12. People put way too much faith into diet being able to cure acne. It can help, but it's far from be-all-end-all cure. There's a connection between gut issues and skin problems. From what you've said, it sounds like you have some serious digestive issues, perhaps due to not having a gall bladder. Have you noticed (or paid attention) any connection between how your gut is doing and your skin? Anecdotally, I always get get some fresh pimples when I eat something my gut doesn't like.
  13. This forum is also filled with people who haven't made much progress with their acne in years. So not much of an argument.
  14. You are jumping the gun. While I agree that the evidence suggests diet affects acne, it's far from conclusive scientifically speaking. For example, so far there are no intervention studies on dairy. All the studies are epidemiological and cannot say anything about the direction of causality. For the dairy-acne connection to be shown conclusively we need studies that show unambiguously that reduction in dairy intake leads to reduction in acne. NO such studies are done. Some such studies are don
  15. I'm not sure that anyone knows this yet. It could be that eating too many calories is one cause of insulin resistance. Fat mass can also reduce insulin sensitivity, so eating fewer calories starts to reverse that.
  16. There's little evidence that BP, when used properly, causes any harm. And just like every other medicine out there, BP has both positive and negative effects. The art of medicine comes in choosing medicines that do more good than harm. If BP reduced your acne, then you are among the minority. The other sections of this forum are filled with people who say that BP indeed has reduced their acne and skin redness. Not to mention tens and tens of clinical studies that show efficacy from BP. W
  17. There's some evidence to show that people with inflammatory acne have significantly lower levels of antioxidant vitamins and minerals. Most likely this is because of acne - rather than the cause of acne. There's also evidence that supplementing with antioxidants can help, especially zinc but also with an antioxidant blend that contains vitamin B3, C and E.
  18. Scientifically speaking, the connection between diet and acne is anything but settled. There is more evidence that diet affects acne than it doesn't. But the studies linking diet to acne are not conclusive. The dairy-acne studies are all epidemiological and as such can't say anything about causation. There is better evidence for sugar and high GI carbohydrates causing acne, but even that could be better. Most of it comes from the same researchers, so there's need for more independent replicati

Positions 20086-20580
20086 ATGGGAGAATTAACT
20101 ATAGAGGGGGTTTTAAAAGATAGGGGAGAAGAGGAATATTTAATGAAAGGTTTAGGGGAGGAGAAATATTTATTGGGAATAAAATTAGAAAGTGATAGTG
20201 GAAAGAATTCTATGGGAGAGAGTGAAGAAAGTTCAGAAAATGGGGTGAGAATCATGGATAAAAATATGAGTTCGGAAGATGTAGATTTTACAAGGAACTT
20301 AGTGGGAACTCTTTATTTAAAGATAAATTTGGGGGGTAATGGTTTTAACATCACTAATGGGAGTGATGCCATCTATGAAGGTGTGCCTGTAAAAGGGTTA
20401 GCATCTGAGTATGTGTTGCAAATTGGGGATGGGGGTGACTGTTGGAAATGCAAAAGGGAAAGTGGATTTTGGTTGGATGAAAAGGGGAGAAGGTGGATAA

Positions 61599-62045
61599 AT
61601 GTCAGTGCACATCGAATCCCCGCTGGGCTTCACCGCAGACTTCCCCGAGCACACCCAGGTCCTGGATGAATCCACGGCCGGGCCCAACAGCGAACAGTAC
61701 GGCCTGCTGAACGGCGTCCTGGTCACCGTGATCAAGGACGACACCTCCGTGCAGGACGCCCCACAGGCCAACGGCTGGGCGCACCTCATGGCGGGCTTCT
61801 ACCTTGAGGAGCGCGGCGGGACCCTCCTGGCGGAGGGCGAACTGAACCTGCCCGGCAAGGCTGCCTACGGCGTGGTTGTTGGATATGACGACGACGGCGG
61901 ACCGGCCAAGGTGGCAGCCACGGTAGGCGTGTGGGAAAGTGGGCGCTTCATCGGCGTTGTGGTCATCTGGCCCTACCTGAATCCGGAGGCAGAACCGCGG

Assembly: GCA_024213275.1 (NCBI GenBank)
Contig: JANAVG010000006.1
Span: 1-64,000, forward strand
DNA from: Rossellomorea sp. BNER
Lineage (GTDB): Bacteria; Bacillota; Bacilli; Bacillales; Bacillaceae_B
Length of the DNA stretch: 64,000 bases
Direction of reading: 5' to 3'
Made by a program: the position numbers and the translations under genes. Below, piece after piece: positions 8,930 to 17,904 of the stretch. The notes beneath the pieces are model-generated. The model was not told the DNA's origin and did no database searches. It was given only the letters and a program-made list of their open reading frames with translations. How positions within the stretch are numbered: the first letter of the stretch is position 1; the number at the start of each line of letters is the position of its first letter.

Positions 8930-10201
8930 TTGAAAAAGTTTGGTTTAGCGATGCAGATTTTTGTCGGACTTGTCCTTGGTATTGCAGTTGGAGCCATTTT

19. I think it's a little simplistic to shun away from BP just because its oxidizing effect. Yes, inflammation is very bad for the skin and probably the very thing that triggers the acne formation process. At the same time BP can reduce inflammation in the skin. It destroys the bacteria that escalate inflammation and also the cells that initiate the inflammatory process in the skin. Not to mention the fact that BP reduces acne and redness of the skin. Though, when used improperly, it can also d
  20. Caloric restriction has been shown to improve insulin resistance and reduce inflammation, both of which are good for acne. When I was dieting to lose some weight I also noticed that my skin was less oily during that time. Less insulin = less oily skin for me.
  21. As Omnivium mentioned, you can't generalize from one group of people to another. Topically applies zinc has at least some 5-alpha reductase activity. It's also one of the few supplements where there's evidence to show it's effective in acne. BBC recently reported about a study that showed zinc can keep immune system in check. http://www.bbc.co.uk/news/health-21372790 This could explain why zinc works for acne.
  22. Makes sense. DHEA and DHEAS levels are quite often linked to acne. It's also one of the testosterone precursors and gets converted all the way to DHT in the skin.
  23. Sorry for my late reply. I haven't had much time to visit the ORG lately. For the past 4 months I've been busy researching and writing, or updating, my book. So glad to get this monkey off my back I'm not a cosmetics chemist, so I can't give you authorative answers. But I think there are 2 reasons why antioxidants don't degrade in creams. One is that the manufacturers add stabilizers and preservatives, such as vitamin C. Another one is less exposure to the elements. One reason why antioxidant
  24. I noticed that somebody asked about how long this kind of toner stays good. A while back I looked at some research related to this. Unfortunately the catechins in green tea degrade quite rapidly. Under normal conditions you would find at home 50% were gone within the first 7 hours. Now, that's 50% starting from a lower concentration than what you get with so many teabags in a cup of water. Regardless, I wouldn't expect any tea to retain antioxidants for very long. You can extend the shelf-life s
  25. Stupidity burning thermonuclear hot... http://scienceblogs.com/insolence/2008/08/07/a-fungus-among-us-in-oncology/